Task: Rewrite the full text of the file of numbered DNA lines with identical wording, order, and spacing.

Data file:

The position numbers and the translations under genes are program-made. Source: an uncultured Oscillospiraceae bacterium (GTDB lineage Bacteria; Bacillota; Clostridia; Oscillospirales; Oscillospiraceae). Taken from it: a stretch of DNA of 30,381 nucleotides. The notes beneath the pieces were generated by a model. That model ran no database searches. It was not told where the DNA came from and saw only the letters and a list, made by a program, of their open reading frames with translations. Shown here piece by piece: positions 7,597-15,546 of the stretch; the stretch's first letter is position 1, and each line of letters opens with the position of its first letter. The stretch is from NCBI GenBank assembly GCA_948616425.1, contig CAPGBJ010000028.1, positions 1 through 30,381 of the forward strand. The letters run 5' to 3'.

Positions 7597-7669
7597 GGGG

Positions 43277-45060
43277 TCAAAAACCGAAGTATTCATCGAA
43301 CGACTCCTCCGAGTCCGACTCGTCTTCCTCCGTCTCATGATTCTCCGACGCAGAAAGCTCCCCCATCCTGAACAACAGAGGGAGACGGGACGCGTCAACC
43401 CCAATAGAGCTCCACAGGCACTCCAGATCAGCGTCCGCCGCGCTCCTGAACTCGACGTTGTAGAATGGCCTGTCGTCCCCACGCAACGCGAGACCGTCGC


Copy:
The position numbers and the translations under genes are program-made. Source: an uncultured Oscillospiraceae bacterium (GTDB lineage Bacteria; Bacillota; Clostridia; Oscillospirales; Oscillospiraceae). Taken from it: a stretch of DNA of 30,381 nucleotides. The notes beneath the pieces were generated by a model. That model ran no database searches. It was not told where the DNA came from and saw only the letters and a list, made by a program, of their open reading frames with translations. Shown here piece by piece: positions 7,597-15,546 of the stretch; the stretch's first letter is position 1, and each line of letters opens with the position of its first letter. The stretch is from NCBI GenBank assembly GCA_948616425.1, contig CAPGBJ010000028.1, positions 1 through 30,381 of the forward strand. The letters run 5' to 3'.

Positions 7597-7669
7597 GGGG

Positions 43277-45060
43277 TCAAAAACCGAAGTATTCATCGAA
43301 CGACTCCTCCGAGTCCGACTCGTCTTCCTCCGTCTCATGATTCTCCGACGCAGAAAGCTCCCCCATCCTGAACAACAGAGGGAGACGGGACGCGTCAACC
43401 CCAATAGAGCTCCACAGGCACTCCAGATCAGCGTCCGCCGCGCTCCTGAACTCGACGTTGTAGAATGGCCTGTCGTCCCCACGCAACGCGAGACCGTCGC